At that point it would be probably be regarded more like a motor vehicle: A tool that everyone has that causes death and destruction, but which society says is useful enough to keep around.

So is your answer no to the question of whether a handheld weapon can be considered too powerful to be covered by the 2nd Amendment?

I could argue that full-automatic weapons aren’t covered by the 2nd. :slight_smile:

Phasers are WMDs if used inappropriately, I don’t see why regulation is impossible.

I could argue that ONLY military arms such as full auto guns are covered by the 2nd.

Considered by whom? Considering that ‘looking scary’ has been a criteria for banning guns in certain areas of the country, it’s all going to depend on who is considering…and what position they are in to carry through their consideration into law.

From a pure 2nd Amendment perspective, there aren’t any limits or definition of what is meant by ‘arms’. The limitations have come from legislature and regulations, not the 2nd itself. Things like local bans on firearms, restrictions on types of weapons available to the public and restrictions on automatic weapons all come from those sources (and attempts to re-interpret the 2nd), not the 2nd itself. And future restrictions or bans will come from the same source, unless someone actually tries to get rid of the amendment using the process inherent in our system to remove the things.

You’d be surprised. Not only are there people arguing that, they’re not even on “the other side”. From what I’ve heard, the state of Texas does not allow carrying of knives larger than some size, and the Republican National Convention last year tried to ban clubs.

By the people responding to the question posed in this thread, of course, coupled with their reasons for thinking so if they wish. I see your point about any restrictions having to come from somewhere other than the 2nd Amendment itself.

Honestly I don’t see how you’ll get a meaningful answer from the people in this thread, since it’s going to break down along the lines of banner, advocates and perhaps fence sitters as to what they think the restrictions should be or should not be. Firearms power hasn’t really substantially changed in quite a long time. Most of the ammunition types used have been the same ones used for decades…hell, in some cases over a century. The only variable would be the number of grains in the charge, and that hasn’t substantially increased. The only changes to guns today over guns in the past is the continued use of lighter composites (that also look scary, being black and all), refinements of the actions in some cases to make the guns more reliable and less prone to misfire…IOW, incremental changes that make the guns more efficient, durable and less prone to jamming and misfire and the like. Other than that there really hasn’t been any substantial change, especially in the guns available to the general public. Even military guns haven’t changes, say, their rates of fire substantially…they have just become lighter, more ergonomic (and scary of course), more reliable, etc etc. Small refinements and incremental changes.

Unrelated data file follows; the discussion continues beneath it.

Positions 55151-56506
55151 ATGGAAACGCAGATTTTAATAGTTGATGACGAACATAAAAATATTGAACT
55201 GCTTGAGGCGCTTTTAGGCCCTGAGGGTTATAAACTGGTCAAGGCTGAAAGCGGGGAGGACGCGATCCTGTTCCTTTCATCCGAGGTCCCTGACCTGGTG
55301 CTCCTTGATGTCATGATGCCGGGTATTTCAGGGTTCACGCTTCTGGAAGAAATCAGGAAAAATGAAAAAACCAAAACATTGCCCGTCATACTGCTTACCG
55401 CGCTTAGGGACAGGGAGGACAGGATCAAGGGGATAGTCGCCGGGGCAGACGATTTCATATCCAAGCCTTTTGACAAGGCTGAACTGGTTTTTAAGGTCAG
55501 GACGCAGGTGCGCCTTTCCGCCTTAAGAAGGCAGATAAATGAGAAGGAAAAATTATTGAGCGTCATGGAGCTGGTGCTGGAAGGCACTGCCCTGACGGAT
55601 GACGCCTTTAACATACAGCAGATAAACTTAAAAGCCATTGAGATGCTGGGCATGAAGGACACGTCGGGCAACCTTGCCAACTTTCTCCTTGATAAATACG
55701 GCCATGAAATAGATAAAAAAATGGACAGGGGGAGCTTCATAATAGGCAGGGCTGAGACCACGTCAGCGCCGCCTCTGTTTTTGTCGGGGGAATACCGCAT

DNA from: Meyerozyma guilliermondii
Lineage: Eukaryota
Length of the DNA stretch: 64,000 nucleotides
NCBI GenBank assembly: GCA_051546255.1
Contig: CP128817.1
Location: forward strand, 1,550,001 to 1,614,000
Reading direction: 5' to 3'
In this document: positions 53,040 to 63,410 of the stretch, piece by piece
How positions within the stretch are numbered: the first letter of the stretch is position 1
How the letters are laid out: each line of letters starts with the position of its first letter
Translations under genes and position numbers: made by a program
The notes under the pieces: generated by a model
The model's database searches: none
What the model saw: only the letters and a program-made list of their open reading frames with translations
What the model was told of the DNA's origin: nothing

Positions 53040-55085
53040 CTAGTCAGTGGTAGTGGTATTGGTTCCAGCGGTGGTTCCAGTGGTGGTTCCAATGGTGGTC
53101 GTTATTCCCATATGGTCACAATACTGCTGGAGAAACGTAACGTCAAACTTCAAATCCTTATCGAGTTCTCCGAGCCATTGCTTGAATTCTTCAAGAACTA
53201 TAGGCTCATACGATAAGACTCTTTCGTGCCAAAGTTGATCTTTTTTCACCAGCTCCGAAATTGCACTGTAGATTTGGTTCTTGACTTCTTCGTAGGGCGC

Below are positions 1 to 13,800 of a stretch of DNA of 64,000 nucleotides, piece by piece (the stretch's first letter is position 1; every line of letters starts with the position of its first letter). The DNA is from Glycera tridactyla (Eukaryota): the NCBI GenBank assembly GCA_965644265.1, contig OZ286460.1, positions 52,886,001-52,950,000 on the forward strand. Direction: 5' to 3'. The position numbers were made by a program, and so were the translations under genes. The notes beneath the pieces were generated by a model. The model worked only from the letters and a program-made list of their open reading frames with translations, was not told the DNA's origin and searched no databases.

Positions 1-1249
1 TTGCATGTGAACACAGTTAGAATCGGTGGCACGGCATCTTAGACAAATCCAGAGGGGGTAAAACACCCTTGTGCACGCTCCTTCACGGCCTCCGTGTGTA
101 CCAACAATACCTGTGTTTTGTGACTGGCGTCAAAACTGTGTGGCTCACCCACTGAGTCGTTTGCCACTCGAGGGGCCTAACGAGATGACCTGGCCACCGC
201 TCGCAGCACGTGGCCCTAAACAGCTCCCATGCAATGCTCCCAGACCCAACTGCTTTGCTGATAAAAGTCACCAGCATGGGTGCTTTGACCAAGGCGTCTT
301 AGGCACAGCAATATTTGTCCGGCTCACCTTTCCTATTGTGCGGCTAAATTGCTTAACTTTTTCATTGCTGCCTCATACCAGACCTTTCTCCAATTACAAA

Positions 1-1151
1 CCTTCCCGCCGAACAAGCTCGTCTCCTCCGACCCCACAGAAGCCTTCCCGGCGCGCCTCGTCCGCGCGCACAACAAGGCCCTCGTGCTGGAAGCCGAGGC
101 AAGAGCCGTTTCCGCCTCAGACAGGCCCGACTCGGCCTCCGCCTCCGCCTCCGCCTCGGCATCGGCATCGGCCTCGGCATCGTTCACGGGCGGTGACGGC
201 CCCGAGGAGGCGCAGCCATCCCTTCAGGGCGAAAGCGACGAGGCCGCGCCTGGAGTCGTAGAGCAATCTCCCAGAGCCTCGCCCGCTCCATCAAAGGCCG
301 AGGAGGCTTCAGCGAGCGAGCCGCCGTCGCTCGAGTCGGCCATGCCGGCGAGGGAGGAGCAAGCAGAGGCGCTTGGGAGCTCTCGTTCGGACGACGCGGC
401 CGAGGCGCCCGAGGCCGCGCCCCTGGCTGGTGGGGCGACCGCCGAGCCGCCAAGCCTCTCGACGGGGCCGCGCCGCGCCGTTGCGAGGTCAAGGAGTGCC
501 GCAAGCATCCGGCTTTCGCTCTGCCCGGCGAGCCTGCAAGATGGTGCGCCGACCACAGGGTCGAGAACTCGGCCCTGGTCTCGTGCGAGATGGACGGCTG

So, the issue is where do you sit on the ‘should we ban them or should there be an automatic weapon in every pot’ continuum discussion.

Nobody here is talking about scary-looking guns, and it probably won’t come up again unless you keep bringing it up. Let’s drop that strawman, o.k.?

Your pigeonholing everyone into “banners, advocates and fence-sitters” aside, the issue is what the OP says the issue is as far as I’m concerned. I’m sorry if the nuance is too much for you to handle.

The problem, for me, with phasers is that if you have a phaser, you have a massive supply of energy in a container that fits in the palm of your hand. The phaser assembly itself is just redirecting it as a coherent energy/laser/plasma beam in some fashion.